Nevertheless, Tallard was alarmed by the repulse of the Gens d'Armes and urgently rode across the field to ask Marsin for reinforcements; but on the basis of being hard pressed by Prince Eugene – whose second attack was in full flood – Marsin refused. As Tallard consulted with Marsin, more of his infantry were taken into Blenheim by Clérambault. Fatally, Tallard, aware of the situation, did nothing to rectify the situation, leaving him with just the nine battalions of infantry near the Höchstädt road to oppose the massed enemy ranks in the centre. Zurlauben tried several more times to disrupt the Allies forming on Tallard's side of the stream. His front-line cavalry darting forward down the gentle slope towards the Nebel, but the attacks lacked co-ordination, and the Allied infantry's steady volleys disconcerted the French horsemen. During these skirmishes Zurlauben fell mortally wounded; he died two days later. At this stage the time was just after 15:00.
The Danish cavalry, under Carl Rudolf, Duke of Württemberg-Neuenstadt, had made slow work of crossing the Nebel near Oberglauheim. Harassed by Marsin's infantry near the village, the Danes were driven back across the stream. Count Horn's Dutch infantry managed to push the French back from the water's edge, but it was apparent that before Marlborough could launch his main effort against Tallard, Oberglauheim would have to be secured.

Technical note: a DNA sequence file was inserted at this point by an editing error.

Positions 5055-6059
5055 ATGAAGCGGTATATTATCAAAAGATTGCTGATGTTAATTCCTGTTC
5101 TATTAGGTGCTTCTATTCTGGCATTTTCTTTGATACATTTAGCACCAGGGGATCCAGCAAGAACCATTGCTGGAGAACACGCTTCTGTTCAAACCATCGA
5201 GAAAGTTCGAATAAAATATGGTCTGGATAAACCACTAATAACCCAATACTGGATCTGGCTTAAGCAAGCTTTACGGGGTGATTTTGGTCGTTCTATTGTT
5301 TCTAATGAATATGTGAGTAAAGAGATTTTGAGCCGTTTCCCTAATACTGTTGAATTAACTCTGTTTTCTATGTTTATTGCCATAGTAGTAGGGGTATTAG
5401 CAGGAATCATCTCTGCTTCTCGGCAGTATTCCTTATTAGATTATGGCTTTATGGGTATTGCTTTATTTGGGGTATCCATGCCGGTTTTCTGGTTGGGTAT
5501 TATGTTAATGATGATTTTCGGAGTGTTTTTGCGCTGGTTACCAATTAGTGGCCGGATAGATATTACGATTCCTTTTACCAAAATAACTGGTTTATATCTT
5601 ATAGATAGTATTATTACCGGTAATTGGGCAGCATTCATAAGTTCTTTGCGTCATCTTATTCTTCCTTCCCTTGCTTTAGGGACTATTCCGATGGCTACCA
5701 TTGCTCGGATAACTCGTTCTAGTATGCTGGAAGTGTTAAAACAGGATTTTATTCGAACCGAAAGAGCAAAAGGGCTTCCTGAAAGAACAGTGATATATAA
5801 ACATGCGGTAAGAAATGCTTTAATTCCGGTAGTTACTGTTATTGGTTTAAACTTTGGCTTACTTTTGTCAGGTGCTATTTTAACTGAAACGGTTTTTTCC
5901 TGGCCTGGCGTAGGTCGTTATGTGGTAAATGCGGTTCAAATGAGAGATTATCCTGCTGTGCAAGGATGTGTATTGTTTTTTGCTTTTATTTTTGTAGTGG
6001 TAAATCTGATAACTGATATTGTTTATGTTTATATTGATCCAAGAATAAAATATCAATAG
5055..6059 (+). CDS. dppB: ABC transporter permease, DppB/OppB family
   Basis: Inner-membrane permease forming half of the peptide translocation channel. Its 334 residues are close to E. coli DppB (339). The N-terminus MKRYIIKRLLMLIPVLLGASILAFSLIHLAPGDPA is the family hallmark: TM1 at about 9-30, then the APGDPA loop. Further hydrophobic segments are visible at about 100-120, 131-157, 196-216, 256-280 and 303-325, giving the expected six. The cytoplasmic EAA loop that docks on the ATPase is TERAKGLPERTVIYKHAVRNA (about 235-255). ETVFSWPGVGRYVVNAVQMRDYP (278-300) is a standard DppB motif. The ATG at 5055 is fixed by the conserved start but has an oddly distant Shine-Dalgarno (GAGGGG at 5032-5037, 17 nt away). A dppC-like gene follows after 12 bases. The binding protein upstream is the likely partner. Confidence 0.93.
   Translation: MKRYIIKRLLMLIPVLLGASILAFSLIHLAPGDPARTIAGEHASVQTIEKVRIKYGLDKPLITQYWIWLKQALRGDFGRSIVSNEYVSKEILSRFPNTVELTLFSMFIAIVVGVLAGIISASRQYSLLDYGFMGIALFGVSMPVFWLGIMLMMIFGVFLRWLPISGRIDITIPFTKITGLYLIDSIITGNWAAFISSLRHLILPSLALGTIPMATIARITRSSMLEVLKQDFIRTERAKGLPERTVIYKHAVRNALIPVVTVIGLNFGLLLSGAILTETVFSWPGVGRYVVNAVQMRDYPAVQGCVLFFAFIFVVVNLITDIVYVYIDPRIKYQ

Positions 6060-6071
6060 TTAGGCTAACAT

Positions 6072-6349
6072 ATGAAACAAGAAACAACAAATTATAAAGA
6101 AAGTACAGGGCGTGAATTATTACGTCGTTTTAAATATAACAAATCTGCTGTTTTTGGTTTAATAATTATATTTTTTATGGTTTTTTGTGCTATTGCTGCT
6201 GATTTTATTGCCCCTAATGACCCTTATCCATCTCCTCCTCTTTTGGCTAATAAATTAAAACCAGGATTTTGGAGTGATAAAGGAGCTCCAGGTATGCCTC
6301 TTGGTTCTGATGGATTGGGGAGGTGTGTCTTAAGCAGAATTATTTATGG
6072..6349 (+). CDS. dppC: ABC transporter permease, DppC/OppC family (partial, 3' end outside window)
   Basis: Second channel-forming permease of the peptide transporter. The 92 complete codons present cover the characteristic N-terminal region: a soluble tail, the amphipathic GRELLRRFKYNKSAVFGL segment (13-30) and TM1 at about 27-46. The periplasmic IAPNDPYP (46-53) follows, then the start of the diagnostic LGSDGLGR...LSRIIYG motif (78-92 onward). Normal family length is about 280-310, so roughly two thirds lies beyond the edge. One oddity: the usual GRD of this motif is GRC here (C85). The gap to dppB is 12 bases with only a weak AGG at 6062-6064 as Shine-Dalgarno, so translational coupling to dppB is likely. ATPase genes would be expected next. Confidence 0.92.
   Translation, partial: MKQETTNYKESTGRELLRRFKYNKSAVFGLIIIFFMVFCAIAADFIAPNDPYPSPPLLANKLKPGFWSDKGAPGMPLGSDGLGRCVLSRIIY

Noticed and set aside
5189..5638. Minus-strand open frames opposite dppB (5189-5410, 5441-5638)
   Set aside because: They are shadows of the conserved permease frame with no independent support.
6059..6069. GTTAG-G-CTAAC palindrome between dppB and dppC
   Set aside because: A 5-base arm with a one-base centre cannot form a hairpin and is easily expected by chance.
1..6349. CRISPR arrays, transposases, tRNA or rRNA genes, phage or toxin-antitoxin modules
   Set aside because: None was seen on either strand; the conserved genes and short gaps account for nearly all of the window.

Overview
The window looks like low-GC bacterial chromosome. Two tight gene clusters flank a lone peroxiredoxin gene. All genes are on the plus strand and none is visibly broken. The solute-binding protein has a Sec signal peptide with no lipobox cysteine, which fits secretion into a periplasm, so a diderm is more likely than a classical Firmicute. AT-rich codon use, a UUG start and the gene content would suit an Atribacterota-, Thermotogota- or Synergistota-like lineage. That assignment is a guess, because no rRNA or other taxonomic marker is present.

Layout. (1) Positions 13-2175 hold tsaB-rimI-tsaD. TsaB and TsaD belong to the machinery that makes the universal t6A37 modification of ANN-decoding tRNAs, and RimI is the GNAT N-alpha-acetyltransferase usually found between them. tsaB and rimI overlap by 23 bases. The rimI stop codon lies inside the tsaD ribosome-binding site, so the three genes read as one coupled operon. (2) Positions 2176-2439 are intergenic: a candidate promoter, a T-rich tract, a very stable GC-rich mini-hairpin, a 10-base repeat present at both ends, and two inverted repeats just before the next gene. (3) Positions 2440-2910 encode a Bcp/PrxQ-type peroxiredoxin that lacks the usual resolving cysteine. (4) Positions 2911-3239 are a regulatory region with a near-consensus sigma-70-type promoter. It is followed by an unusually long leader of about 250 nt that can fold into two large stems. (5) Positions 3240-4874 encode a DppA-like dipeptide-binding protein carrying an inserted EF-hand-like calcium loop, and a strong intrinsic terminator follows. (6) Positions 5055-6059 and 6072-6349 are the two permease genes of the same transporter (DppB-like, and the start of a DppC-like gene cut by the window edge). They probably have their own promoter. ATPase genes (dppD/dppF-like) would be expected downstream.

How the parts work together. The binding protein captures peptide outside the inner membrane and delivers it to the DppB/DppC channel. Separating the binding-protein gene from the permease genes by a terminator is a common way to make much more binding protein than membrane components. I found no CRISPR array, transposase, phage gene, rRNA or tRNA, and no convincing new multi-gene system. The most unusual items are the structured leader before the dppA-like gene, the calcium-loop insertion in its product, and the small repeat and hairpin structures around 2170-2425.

Count Horn directed Anton Günther, Fürst von Holstein-Beck to take the village, but his two Dutch brigades were cut down by the French and Irish troops, capturing and badly wounding Holstein-Beck during the action. The battle was now in the balance. If Holstein-Beck's Dutch column were destroyed, the Allied army would be split in two: Prince Eugene's wing would be isolated from Marlborough's, passing the initiative to the Franco-Bavarian forces.[o] Seeing the opportunity, Marsin ordered his cavalry to change from facing Prince Eugene, and turn towards their right and the open flank of Churchill's infantry drawn up in front of Unterglau. Marlborough, who had crossed the Nebel on a makeshift bridge to take personal control, ordered Hulsen's Hanoverian battalions to support the Dutch infantry. A nine-gun artillery battery and a Dutch cavalry brigade under Averock were also called forward, but the cavalry soon came under pressure from Marsin's more numerous squadrons.